The public debate on the future of work has centred so far on the likely shape of the workplace and its implications for both employers and employees. There has been far less focus on what this might mean for workers’ health, safety and wellbeing. When wellbeing has been considered, the discussion has centred on the present, rather than preparing us for the challenges of the future. Yet, the impact of automation on the workplace will be more fundamental than is commonly understood, with 11 million jobs predicted to be lost in the next 20 years in the UK. As we are already seeing with some ‘gig’ working, it may undermine such basic human needs as social identity, economic security and a sense of belonging.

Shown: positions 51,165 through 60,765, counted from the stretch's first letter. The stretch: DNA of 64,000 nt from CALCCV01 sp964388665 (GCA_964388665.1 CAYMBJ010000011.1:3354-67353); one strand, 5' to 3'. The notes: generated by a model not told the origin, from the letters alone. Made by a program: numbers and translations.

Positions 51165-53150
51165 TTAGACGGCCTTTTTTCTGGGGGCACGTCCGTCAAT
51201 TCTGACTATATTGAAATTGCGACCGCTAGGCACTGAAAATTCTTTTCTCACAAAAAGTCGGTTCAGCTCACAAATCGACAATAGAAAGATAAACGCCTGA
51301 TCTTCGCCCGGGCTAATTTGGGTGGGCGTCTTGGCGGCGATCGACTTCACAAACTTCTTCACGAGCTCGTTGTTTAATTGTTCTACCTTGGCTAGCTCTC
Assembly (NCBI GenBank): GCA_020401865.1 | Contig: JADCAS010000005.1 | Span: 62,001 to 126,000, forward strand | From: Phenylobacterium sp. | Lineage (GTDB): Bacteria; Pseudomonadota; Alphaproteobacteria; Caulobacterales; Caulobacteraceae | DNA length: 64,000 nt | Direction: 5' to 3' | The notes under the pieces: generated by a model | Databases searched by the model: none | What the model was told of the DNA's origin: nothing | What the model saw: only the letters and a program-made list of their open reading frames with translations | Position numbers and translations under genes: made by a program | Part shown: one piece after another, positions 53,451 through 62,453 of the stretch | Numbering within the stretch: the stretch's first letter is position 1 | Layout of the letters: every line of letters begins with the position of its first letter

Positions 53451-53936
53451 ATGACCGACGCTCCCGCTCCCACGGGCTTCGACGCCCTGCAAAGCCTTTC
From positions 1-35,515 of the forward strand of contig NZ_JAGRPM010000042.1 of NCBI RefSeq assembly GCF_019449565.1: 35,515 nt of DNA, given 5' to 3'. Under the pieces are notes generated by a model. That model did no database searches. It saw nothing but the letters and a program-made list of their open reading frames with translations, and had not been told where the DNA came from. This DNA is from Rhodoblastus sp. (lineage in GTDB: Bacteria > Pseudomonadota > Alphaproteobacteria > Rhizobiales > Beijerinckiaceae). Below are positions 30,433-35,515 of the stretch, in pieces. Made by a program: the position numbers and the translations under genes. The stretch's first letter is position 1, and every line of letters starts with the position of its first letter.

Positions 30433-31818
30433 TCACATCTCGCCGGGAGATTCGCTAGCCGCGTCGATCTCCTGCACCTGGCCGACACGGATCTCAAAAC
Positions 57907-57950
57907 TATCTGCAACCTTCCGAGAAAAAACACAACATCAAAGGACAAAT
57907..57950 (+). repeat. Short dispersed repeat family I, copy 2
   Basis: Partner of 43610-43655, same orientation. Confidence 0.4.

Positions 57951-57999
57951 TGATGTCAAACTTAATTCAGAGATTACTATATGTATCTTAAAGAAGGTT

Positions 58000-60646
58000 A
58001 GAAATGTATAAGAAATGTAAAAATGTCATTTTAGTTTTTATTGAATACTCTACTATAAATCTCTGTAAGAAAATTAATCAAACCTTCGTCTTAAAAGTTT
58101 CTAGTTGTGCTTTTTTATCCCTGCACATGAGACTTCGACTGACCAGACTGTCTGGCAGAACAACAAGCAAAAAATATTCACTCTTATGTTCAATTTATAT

The Future of Work and Risk conference in Bristol next month brings together leading commentators and thought leaders to provide an even deeper insight into what can be done to keep workers healthy and our economy productive, now and in the future.
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